Least. Feminine. Action. Evar. But-in-a-pink-dress.

If I were in a dorky looking t-shirt and had my hair all frizzy, I doubt anyone would call me ‘very girly’. Take away my dress and cardigan and I am no longer obviously ‘girly’, which suggests a (simplified) equation: Andrea + current clothes = girly girl; Andrea – current clothes = girl; therefore current clothes = girly.

Clothes maketh the girl here; and certain clothes mark femininity. Femininity is, put simply, a costume: something we perform and something we do. As a costume and a performance, it can also be taken off and stopped. It is hugely unnatural to strut around in high heels as it is to rip the hair out from under our arms, but it is being marketed to us as a very natural thing: something that women ‘like’ or ‘have’ to do, by virtue of our gender.

What I hope to do by dressing in such an absurdly girly way is highlight how much of a costume it is: how much effort goes into engaging in all the trappings of femininity, how very controlled and limiting it is, how very ridiculous it is to expect women to conform to it all the time.  And I enjoy this performance. I do; else I wouldn’t be doing it. But I enjoy it in the same way I’d enjoy dressing up in a costume of a film character: there’s something really terribly awesome about acting a role. I just happen to act a role on a daily basis.

Of course, this doesn’t work flawlessly. It has made a few of my students think,  once or twice. It’s also probably been read as ‘just girliness’ by countless of other people. As such, my choices may be just the indulgence of a privileged middle-class first-world cis-gendered female (booyeah cultural theory keywords!), pretending to take a political stance. In my defence, I’m not trying to tangibly change very much by dressing the way I do. I am aware, however, of the politics of performance, both in a theoretical mechanics-of sense and in the tangible political realm. An explicitly artificial, costumed, so-feminine-it’s-almost-unreal performance seems to fit the bill as well as anything else.

I also think it’s really important to claim femininity as a valid performance. ‘Serious’ things are always equated with the masculine. If you want to suggest that a girl is stupid, you style her in pink and frills and bows. I get great thrills from appearing all frilled up and being able to hold my own in an academic debate; in wearing bows and pwning people at computer games. And these thrills stem from the reactions some people first have when they see me: a bit incredulous, a bit unsure… and, largely, a bit definitely positive that I’m not cut out for whatever task for which I’ve arrived.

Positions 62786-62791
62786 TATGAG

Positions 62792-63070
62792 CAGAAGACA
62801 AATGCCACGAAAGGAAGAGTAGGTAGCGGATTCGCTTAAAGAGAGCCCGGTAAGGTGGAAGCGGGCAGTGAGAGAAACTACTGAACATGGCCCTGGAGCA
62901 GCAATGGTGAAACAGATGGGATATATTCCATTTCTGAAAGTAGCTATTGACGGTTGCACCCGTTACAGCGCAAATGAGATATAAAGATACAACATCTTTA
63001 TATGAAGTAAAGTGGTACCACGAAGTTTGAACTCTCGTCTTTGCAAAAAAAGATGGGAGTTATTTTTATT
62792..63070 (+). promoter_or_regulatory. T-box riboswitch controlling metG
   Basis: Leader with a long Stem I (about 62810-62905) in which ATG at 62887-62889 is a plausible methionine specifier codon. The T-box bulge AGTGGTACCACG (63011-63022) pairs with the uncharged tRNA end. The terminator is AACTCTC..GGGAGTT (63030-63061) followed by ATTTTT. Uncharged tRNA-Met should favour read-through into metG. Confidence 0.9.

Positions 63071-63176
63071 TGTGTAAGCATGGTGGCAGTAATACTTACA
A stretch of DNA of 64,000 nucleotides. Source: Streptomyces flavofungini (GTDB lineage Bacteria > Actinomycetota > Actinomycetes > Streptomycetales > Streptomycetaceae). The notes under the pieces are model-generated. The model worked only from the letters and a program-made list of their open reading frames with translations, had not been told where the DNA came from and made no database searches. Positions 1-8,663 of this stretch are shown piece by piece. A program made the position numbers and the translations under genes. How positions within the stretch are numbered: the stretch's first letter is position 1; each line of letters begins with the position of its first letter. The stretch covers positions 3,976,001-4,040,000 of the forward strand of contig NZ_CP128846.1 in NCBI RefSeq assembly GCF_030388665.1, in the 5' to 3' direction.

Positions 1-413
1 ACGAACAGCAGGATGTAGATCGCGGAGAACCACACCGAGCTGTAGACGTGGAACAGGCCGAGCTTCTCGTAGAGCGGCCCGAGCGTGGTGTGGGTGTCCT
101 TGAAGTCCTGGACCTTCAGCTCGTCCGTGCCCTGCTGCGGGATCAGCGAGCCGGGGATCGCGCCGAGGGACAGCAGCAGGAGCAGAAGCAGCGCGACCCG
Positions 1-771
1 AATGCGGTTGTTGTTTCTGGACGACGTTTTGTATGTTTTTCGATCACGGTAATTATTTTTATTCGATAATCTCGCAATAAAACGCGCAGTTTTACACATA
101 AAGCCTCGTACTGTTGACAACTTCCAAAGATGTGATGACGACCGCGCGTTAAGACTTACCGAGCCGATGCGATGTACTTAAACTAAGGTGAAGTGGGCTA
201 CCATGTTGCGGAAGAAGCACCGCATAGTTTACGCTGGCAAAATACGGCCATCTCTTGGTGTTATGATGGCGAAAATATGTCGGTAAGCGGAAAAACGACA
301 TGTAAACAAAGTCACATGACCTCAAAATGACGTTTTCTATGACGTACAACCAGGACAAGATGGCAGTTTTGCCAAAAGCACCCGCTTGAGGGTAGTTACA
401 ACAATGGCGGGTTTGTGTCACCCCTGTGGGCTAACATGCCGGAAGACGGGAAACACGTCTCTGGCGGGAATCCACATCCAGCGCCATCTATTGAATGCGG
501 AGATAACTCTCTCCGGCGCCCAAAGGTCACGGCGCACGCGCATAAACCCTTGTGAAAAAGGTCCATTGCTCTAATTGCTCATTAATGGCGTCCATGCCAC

I don’t want to have to don a suit to look respectable and serious. I can do just as good a job (in my field) in heels and with bows in my hair, and I don’t want to act some form of masculinity just because being male is srs bzns and somehow more valid than femininity.

November 18, 2010

Collar me impressed

I have a confession to make: I am terribly, amazingly bad at dressing for the weather. In summer, my little cardigans make me feel too warm (but my outfits feel incomplete without them!); in winter, I wear light thin coats, because thick coats inevitably make me so hot that I feel like I’m in my own wool-lined sauna. The thing is, light coats don’t keep me nearly as warm as I’d like, but I far prefer freezing to being hot.

Yesterday, though, I found the perfect middle ground: a thin wool-cashmere coat from Alannah Hill, in a navy blue with an adorable cream blazer-like collar. The collar was what sold me on it, actually; I think it’s the nicest touch of awesome without going out in a full blazer glory (blazer glory… blazing glory… geddit? You have permission to slap me for my puns).

Better yet, I got it for $85 — down from $795! I remember seeing it when it first came out a few seasons ago and passing it by, because I couldn’t justify $800-odd on a coat that didn’t wow me. (I also refused to try it on, just in case the atmosphere of the Alannah Hill boutique made it look extra sparkly and full of win. I find the boutiques tend to do that. Terrible.) But when I saw it at ClearIT Online for $85, it was as though someone had covered it in cupcakes and Christmas tinsel. It was without a doubt the BEST COAT IN THE WORLD AND I HAD TO HAVE IT AAAUGH.